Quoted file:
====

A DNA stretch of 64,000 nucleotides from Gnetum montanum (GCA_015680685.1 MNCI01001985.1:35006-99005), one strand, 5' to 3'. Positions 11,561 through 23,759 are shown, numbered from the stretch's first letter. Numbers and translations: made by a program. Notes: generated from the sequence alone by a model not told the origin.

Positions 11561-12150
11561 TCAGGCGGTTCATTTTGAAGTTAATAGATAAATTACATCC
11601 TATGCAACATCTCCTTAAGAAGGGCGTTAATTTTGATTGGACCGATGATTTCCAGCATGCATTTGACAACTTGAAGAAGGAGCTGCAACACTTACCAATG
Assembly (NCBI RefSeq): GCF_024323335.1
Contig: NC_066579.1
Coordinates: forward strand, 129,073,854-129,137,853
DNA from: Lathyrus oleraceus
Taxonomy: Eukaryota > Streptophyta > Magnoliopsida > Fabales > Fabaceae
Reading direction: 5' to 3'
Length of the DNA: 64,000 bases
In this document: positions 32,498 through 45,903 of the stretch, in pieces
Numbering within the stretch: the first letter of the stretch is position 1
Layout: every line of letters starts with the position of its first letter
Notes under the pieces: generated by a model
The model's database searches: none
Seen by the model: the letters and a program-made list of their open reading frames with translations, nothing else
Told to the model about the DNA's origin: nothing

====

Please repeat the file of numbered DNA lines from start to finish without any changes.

A DNA stretch of 64,000 nucleotides from Gnetum montanum (GCA_015680685.1 MNCI01001985.1:35006-99005), one strand, 5' to 3'. Positions 11,561 through 23,759 are shown, numbered from the stretch's first letter. Numbers and translations: made by a program. Notes: generated from the sequence alone by a model not told the origin.

Positions 11561-12150
11561 TCAGGCGGTTCATTTTGAAGTTAATAGATAAATTACATCC
11601 TATGCAACATCTCCTTAAGAAGGGCGTTAATTTTGATTGGACCGATGATTTCCAGCATGCATTTGACAACTTGAAGAAGGAGCTGCAACACTTACCAATG
Assembly (NCBI RefSeq): GCF_024323335.1
Contig: NC_066579.1
Coordinates: forward strand, 129,073,854-129,137,853
DNA from: Lathyrus oleraceus
Taxonomy: Eukaryota > Streptophyta > Magnoliopsida > Fabales > Fabaceae
Reading direction: 5' to 3'
Length of the DNA: 64,000 bases
In this document: positions 32,498 through 45,903 of the stretch, in pieces
Numbering within the stretch: the first letter of the stretch is position 1
Layout: every line of letters starts with the position of its first letter
Notes under the pieces: generated by a model
The model's database searches: none
Seen by the model: the letters and a program-made list of their open reading frames with translations, nothing else
Told to the model about the DNA's origin: nothing